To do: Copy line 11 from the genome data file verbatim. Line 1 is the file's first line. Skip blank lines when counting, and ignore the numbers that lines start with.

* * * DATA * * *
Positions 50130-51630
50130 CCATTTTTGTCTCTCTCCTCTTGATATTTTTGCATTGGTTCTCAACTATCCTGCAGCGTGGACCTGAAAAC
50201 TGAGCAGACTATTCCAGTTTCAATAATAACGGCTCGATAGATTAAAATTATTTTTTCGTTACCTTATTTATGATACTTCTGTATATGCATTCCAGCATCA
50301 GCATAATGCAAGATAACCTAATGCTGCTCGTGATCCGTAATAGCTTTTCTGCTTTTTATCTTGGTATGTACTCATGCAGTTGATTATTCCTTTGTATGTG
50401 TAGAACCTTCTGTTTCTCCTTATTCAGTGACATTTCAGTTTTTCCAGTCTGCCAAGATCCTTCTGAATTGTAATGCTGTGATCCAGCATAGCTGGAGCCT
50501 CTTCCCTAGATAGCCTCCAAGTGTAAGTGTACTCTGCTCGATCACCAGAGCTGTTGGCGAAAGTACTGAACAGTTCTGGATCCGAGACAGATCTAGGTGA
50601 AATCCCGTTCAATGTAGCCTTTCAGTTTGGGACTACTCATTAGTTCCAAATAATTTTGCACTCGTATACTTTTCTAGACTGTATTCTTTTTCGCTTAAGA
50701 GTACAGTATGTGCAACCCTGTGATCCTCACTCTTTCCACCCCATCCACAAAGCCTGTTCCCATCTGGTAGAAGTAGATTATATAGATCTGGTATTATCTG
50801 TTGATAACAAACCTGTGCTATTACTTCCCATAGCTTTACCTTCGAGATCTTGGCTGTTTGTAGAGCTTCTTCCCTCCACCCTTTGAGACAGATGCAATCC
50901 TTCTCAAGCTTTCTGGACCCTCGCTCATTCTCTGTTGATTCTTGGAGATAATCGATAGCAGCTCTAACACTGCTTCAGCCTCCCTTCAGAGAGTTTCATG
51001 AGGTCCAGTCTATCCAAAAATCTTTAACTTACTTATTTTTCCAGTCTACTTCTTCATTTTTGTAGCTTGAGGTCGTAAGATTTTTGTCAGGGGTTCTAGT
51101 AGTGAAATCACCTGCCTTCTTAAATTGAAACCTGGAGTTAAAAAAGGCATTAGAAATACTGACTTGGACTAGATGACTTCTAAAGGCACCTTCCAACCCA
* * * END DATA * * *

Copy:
51001 AGGTCCAGTCTATCCAAAAATCTTTAACTTACTTATTTTTCCAGTCTACTTCTTCATTTTTGTAGCTTGAGGTCGTAAGATTTTTGTCAGGGGTTCTAGT